In 1906, he built the first macadam road in Transylvania County; in 1912, created the first ice plant in the county; from 1921 to 1937, was the general manager of the Citizens Telephone Company; from 1914 to 1918, was a city alderman; from 1927 to 1933, was the chairman of the Board of Education; served as the President of the Chamber of Commerce in the late 1920s, and was Chief of the Brevard Fire Department from 1915 to 1940.

Considered one of Brevard’s most successful businessmen, Bromfield’s business interests were broad and included ownership of the Brevard Steam laundry, hardware store, movie theater, several “filling stations” for automobiles, home construction, the sale of coal, fertilizer, ice, as well as being the head of the telephone system.   His leadership of the Chamber of Commerce was thought crucial for economic growth in Brevard and Transylvania County in the 1920s, with Bromfield credited for enabling the growth of tourism to the area, as the Brevard News reported in 1929: “it is generally conceded that Brevard has had more summer tourists in 1928 than any other town in Western North Carolina.”  

Politically, Bromfield was a leader in the local Democratic Party when the party dominated state politics. In his 1949 book, Southern Politics in State and Nation, political scientist V.O. Key, Jr., described North Carolina and its state government as a “progressive plutocracy” ruled by a financial elite of bankers, lawyers, and businessmen from 1890s to the 1950s.  Bromfield, and by extension the Brevard Fire Department, was a local exemplar of the state’s political apparatus, especially highlighted with Chief Bromfield’s success as a businessman and civic leader.  A Republican Party attack advertisement in 1930 elaborated upon the political situation that connected Brevard to Raleigh when Bromfield was Brevard’s School Board chairman:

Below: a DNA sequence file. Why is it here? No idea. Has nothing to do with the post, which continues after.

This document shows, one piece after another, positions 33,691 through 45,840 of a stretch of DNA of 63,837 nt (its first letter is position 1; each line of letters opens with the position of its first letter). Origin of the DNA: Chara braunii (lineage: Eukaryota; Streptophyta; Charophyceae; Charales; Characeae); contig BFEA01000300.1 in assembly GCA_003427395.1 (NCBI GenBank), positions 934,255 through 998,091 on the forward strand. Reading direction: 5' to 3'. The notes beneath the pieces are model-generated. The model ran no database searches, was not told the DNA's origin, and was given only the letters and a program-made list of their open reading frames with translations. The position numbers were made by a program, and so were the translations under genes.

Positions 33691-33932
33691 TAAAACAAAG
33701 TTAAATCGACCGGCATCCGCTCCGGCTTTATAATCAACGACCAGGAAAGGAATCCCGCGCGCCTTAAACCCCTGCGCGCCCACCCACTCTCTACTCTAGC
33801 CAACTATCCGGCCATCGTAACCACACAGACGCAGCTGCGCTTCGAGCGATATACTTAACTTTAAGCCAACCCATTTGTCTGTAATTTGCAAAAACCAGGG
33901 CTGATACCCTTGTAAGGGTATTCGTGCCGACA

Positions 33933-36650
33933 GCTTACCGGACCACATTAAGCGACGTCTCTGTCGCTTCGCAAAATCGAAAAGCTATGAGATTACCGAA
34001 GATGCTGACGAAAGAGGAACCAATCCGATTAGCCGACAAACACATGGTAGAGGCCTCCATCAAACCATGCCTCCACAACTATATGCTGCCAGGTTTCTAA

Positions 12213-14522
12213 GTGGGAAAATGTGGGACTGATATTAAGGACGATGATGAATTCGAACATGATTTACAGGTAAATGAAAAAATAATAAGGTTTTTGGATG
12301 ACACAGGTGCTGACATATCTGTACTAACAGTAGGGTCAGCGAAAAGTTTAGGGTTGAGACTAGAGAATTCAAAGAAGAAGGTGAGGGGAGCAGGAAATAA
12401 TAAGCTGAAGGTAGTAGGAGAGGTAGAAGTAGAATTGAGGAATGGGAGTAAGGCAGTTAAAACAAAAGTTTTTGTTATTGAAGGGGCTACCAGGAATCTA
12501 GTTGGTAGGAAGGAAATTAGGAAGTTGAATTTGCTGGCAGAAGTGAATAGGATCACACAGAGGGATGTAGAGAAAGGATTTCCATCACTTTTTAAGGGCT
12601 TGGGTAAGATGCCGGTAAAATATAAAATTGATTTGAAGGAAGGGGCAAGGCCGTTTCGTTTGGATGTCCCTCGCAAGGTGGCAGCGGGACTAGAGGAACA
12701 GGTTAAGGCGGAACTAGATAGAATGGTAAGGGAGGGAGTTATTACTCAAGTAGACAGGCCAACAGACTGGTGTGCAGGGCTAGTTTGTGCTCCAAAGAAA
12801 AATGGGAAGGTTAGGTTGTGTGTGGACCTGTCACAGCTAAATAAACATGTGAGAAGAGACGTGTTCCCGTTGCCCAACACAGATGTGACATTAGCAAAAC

“Ninety cents out of every dollar of YOUR tax money paid into Transylvania County is spent by the Road Board and School Board, and the good citizens of Transylvania County do not have a single thing to do with the selection of members of the Road Board and the School Board. They are appointed at Raleigh, yes, Raleigh . . .”  

As fire chief, Bromfield was reputedly “one of the most able fire chiefs in the state,”  with his leadership earning praise from visiting fire inspectors, community leaders, and the general public. In 1933, after an inspector from the Fire Underwriters Association stated that “for a town the size of Brevard, he had found no better outfit.”  In 1927, fire insurance rates were to be reduced by 25% because of the city’s provision for requested, and improved, firefighting equipment.  A much lauded addition to the department was the 1925 purchase of American-LaFrance fire truck.